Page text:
FaceApp and its Terms of Use

No, you probably shouldn’t be using viral sensation FaceApp to make yourself look older


Have your social media feeds been filled to the brim with tacky Area 51 memes and pictures of old people that seem just a bit off? 

While we can blame a meme Facebook for the former, the reason for the latter is the trending #AgeChallenge kick-started by the developer behind gender-swapping, age-bending app FaceApp. Congratulations, that’s just the state of social media in mid-2019, and it’s the latest proof that clever marketing strategies can easily create tons of media coverage by achieving viral status. 

What’s FaceApp?

Released on both iOS and Android more than two years ago, in the early months of 2017, the app was destined for virality from its very inception thanks to its genius premise: users upload a photo, AI algorithms do their behind-the-scenes magic, user receives a funny augmented version of themselves that simply begs to be shared on social media. From the get-go, users could choose between filters that made them older, younger, swapped their gender, dyed their hair, imagined them with thick beards and make-up, and so much more.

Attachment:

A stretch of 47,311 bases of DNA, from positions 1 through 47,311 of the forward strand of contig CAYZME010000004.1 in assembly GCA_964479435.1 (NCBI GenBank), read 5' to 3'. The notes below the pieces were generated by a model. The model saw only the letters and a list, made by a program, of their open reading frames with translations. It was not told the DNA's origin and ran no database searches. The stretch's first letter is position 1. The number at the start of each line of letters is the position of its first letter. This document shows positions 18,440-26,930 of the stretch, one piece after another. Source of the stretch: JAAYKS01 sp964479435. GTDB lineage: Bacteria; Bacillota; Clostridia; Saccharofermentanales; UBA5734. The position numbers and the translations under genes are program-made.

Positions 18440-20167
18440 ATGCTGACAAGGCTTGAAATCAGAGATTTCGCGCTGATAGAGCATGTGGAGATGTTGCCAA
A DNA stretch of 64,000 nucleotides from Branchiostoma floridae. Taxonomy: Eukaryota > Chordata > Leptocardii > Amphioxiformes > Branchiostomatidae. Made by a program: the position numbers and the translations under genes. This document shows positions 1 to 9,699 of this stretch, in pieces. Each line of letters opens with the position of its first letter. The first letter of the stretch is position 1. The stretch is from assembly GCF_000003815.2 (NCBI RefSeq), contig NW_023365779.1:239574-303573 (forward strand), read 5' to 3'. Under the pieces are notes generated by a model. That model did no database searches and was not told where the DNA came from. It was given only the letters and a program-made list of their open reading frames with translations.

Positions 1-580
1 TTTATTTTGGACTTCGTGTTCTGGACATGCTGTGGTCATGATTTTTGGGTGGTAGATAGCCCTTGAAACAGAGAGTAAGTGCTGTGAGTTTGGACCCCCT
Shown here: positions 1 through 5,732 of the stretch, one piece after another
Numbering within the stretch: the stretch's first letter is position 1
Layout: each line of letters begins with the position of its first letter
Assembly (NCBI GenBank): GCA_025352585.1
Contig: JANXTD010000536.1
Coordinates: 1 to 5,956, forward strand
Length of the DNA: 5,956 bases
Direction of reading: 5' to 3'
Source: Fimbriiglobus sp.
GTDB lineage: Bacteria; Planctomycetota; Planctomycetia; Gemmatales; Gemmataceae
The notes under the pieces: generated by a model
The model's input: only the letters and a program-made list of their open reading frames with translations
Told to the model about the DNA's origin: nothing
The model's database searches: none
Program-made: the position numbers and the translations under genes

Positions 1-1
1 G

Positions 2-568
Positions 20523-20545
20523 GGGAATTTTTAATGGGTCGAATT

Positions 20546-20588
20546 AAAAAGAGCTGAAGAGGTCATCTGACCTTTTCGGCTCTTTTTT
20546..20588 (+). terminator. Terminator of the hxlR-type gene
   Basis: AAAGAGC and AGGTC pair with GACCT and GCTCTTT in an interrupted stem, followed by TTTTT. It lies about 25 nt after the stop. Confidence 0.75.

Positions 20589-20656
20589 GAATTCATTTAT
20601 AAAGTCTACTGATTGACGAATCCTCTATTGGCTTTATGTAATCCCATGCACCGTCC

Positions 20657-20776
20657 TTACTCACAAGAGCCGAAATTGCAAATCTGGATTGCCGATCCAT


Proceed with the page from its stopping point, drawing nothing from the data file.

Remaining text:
A couple of months after its arrival, FaceApp quickly sparked tons of controversy with a couple of ethnicity-changing filters it scored, enabling users to partake in what’s best described as digital blackfacing and racial appropriation.  

Now, the trending #AgeChallenge urged people to use the ageing filter to showcase how’d they probably look in 30-40 years’ time, and just like it happens sometimes, social media feeds across the globe got swarmed with wrinkly and wiser versions of your friends, acquaintances, and next of kin.

Truth be told, FaceApp’s filters does a very believable job that almost always sparks a “Wow!” or at least a “Would you look at that!“. There’s no way to really know what you’d look in a few decades’ time, but the results at hand all look quite believable, to the point where they’re seemingly crossing that uncanny valley that is slightly putting us off. 

I tried it on myself, and let me tell you, I look a lot like my grandfather on my father’s side. 

FaceApp filter applied on a selfie taken on a Huawei phone – my privacy self-preservation is non-existent

In the meantime, methinks the kid filter doesn’t do as good a job: it’s a bit hit or miss, and isn’t very believable. There’s another thing to consider here, though – we all know how we looked as kids, so the algorithms undertake a way more serious scrutiny on our part, especially when you compare them with the “old” filter. 

Those two filters are, to me, the real catwalk star of FaceApp, with the rest being way less impressive in what they do. Sure, your mileage may vary.

Privacy concerns

More than 100,000,000 Android users have downloaded and used FaceApp for the two and a half years it’s been available. It’s also currently the #1 top free and #2 top grossing app on the Apple App Store, which means that an equal amount of iOS users have likely downloaded and used it.